The Standard & Poor’s GSCI gauge of 24 commodities fell 0.6 percent to 684.72 at 5:22 p.m. Singapore time. The UBS Bloomberg CMCI index of 26 raw materials climbed 0.4 percent to 1,594.136.
Oil fell for the third time in four days after Iran agreed to resume talks on its nuclear program and economic reports in the U.S. and China raised concern about fuel demand.
Oil for May delivery declined as much as $1.44 to $101.87 a barrel in electronic trading on the New York Mercantile Exchange and was at $102.20 at 2:20 p.m. Singapore time. The contract gained 1.8 percent to $103.31 on April 5, the latest settlement. Prices have gained 3.3 percent this year.
Natural gas futures extended their losses, falling to a new 10-year low, after a government report showed an above-average increase in U.S. stockpiles as mild weather crimped demand.
High-sulfur fuel oil swaps fell $7.50, or 1 percent, to $730.25 a metric ton at 10:12 a.m. Singapore time, according to data from PVM Oil Associates Ltd., a broker. Prices are the lowest since March 1.
Singapore fuel oil’s discount to Dubai crude, a measure of refining losses from the fuel in Asia, widened to $6.19 a barrel from $5.98 on April 5. There was no oil trading on April 6 in Singapore because of a public holiday.
Singapore gasoil’s premium to Dubai crude rose 99 cents, or 6.4 percent, to $16.56 a barrel, PVM data showed. That’s the widest since Feb. 17. Gasoil, or diesel, swaps for May rose 5 cents to $135.10 a barrel.
April 9 (Bloomberg) -- Gold climbed for a third day, rebounding from the first weekly drop in three, after worse- than-forecast U.S. jobs data and the reopening of jewelers in India boosted the outlook for demand. Palladium rallied.
Spot gold advanced as much as 0.8 percent to a one-week high of $1,648.80 an ounce and traded at $1,643.63 at 2:05 p.m. in Singapore. Bullion dropped 1.9 percent last week as the dollar rallied 1.1 percent against a six-currency basket on speculation that the Federal Reserve won’t add more stimulus.
June-delivery gold gained as much as 1.1 percent to $1,648.20 an ounce on the Comex in New York, which was closed on April 6 for a holiday. The metal, which traded at $1,644.30, has gained 4.6 percent this year.
Cash palladium, this year’s worst-performing precious metal, rose as much as 1.8 percent to $653 an ounce, and last traded at $650.75. Holdings in exchange-traded products backed by the metal fell 0.3 percent on April 5, according to data compiled by Bloomberg, the most since Jan. 17. Prices have declined 0.7 percent this year while gold, silver and platinum advanced.
Copper in China declined after consumer prices in the world’s largest base-metals user increased more than forecast last month, boosting speculation that the government may not add further stimulus.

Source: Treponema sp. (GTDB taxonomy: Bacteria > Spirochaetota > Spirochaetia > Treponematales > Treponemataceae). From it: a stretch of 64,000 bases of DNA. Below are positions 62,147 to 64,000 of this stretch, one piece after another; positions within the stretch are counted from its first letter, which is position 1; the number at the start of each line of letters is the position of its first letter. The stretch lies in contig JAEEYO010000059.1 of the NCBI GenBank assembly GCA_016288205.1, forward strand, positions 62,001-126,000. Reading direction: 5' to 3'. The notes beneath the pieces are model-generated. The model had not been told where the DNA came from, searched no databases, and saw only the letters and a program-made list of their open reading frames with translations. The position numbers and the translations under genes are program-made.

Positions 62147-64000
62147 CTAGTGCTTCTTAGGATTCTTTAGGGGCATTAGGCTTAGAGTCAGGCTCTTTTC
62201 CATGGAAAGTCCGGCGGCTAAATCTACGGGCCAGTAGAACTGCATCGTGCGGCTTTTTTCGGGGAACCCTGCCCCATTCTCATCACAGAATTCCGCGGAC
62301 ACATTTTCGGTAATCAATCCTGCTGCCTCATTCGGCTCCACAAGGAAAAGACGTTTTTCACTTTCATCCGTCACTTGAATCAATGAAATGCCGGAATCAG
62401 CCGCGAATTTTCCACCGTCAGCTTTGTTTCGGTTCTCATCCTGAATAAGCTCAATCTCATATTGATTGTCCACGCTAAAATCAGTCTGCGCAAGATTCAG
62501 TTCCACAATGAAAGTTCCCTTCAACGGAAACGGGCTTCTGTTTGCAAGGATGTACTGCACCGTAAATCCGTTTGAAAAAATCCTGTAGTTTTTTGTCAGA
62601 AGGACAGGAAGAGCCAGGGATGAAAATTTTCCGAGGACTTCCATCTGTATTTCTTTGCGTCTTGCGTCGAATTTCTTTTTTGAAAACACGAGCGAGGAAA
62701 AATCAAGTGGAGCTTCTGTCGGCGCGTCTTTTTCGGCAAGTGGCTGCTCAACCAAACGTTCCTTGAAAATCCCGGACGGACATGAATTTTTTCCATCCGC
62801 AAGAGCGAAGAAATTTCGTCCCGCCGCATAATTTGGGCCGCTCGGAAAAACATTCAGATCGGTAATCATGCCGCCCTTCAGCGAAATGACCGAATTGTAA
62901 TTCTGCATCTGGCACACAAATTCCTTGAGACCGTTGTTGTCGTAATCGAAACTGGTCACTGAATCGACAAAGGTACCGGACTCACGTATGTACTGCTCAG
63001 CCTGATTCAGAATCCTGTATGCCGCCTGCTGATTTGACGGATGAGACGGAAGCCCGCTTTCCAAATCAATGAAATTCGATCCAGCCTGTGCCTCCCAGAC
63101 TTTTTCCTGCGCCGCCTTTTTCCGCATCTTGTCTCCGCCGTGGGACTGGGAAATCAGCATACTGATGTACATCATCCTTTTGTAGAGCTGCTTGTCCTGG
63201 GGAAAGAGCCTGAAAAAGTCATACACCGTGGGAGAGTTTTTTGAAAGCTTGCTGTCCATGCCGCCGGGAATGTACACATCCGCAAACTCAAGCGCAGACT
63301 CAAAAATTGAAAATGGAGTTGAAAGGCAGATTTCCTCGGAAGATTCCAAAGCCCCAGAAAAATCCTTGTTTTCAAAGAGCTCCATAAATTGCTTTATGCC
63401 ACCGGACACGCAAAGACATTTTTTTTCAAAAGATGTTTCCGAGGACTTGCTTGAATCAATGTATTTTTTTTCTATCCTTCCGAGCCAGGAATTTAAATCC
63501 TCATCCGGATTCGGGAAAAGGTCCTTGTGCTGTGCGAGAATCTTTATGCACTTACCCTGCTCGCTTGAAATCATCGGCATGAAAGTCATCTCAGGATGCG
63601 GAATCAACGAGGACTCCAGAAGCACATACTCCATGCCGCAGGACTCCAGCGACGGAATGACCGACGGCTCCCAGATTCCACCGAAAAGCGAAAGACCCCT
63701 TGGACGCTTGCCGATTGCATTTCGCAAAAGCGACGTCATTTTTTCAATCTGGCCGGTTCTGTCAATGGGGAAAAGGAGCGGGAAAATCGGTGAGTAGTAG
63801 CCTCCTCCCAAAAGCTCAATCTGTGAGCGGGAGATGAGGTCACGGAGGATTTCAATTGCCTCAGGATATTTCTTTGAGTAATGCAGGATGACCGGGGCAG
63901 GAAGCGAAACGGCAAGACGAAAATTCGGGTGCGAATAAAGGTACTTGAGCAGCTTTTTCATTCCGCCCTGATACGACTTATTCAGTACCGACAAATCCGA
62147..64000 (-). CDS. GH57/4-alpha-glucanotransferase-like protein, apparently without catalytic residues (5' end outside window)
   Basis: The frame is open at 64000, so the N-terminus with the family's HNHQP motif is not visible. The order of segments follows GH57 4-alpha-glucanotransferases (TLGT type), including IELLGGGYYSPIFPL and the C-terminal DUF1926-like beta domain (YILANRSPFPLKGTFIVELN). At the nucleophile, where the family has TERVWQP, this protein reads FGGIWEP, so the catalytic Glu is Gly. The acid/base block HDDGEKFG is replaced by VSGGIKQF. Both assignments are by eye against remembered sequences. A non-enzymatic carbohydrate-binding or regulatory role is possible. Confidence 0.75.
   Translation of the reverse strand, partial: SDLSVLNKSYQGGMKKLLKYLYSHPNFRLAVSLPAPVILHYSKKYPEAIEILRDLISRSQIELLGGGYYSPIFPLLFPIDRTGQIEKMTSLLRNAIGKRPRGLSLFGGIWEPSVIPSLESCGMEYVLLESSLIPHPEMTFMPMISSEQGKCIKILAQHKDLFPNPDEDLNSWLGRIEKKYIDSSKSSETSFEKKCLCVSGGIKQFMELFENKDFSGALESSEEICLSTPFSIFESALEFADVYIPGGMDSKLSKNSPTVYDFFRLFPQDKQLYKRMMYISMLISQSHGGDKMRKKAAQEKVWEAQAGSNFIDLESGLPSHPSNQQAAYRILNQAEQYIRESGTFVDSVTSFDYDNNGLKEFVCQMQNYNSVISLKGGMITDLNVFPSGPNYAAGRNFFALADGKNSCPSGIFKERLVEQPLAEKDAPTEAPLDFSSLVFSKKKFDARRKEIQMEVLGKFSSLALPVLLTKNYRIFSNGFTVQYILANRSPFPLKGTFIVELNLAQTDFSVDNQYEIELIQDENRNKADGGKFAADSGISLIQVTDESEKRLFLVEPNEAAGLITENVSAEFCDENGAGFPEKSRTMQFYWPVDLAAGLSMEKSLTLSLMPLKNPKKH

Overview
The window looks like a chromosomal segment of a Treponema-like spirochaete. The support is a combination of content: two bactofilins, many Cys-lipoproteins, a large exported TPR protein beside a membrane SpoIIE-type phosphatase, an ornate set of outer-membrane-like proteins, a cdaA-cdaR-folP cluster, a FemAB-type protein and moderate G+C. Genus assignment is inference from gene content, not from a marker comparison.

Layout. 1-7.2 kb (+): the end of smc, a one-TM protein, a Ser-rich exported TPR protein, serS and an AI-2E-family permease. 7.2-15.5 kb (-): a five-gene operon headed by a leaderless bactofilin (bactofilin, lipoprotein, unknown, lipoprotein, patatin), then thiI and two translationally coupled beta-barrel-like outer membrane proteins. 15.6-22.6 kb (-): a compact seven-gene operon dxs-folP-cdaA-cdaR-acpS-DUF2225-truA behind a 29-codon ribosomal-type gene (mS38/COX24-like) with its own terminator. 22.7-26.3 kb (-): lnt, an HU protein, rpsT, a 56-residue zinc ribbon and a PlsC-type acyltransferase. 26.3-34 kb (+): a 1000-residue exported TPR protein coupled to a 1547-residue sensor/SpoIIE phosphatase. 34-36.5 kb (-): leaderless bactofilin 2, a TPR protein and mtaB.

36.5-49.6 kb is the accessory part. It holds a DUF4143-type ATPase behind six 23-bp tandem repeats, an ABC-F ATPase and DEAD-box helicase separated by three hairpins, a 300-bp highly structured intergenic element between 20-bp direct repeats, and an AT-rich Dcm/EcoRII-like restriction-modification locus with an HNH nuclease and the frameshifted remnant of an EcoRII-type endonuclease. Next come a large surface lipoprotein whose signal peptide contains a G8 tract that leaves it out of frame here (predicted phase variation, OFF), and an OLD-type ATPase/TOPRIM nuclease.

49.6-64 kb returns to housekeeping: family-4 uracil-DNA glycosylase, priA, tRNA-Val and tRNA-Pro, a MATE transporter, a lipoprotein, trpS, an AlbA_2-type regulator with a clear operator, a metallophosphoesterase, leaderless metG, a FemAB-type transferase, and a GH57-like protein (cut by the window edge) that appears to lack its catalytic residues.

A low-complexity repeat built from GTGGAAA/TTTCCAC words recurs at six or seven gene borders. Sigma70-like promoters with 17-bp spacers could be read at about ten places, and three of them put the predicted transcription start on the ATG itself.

GRAINS, SOFT COMMODITIES
Soybeans advanced to the highest level in more than seven months on concern that the U.S. government may pare the global inventory estimate, signaling smaller supplies for importers led by China.
The May-delivery contract climbed as much as 0.9 percent to $14.4675 a bushel, the highest price for the most-active contract on the Chicago Board of Trade since Sept. 2. It traded at $14.4075 at 2:15 p.m. Singapore time. In China, soybeans for January delivery gained as much as 0.5 percent to 4,747 yuan ($752) a metric ton, the highest price for the most-active contract on the Dalian Commodity Exchange since Sept. 9.
Corn for May delivery rose as much as 0.9 percent to $6.6425 a bushel in Chicago, before trading at $6.625. Wheat for May delivery advanced 0.4 percent to $6.4075 a bushel.
Palm oil for delivery in June fell as much as 0.4 percent to 3,590 ringgit per metric ton on the Malaysia Derivatives Exchange, and traded at 3,591 at 4:11 p.m. in Kuala Lumpur. Earlier, the price advanced to 3,623 ringgit, the highest level since March 2011.
Rubber declined for a fifth day as China’s inflation accelerated, U.S. employers added fewer jobs than forecast and a stronger Japanese currency reduced the attraction of yen-based contracts. September-delivery rubber dropped as much as 1.5 percent to 321 yen a kilogram ($3,950 a metric ton) before settling at 324.9 yen on the Tokyo Commodity Exchange. user, and Iran agreed to resume talks over its nuclear program.
To contact the reporter on this story: Christian Schmollinger in Singapore at email@example.com
To contact the editor responsible for this story: Alexander Kwiatkowski at firstname.lastname@example.org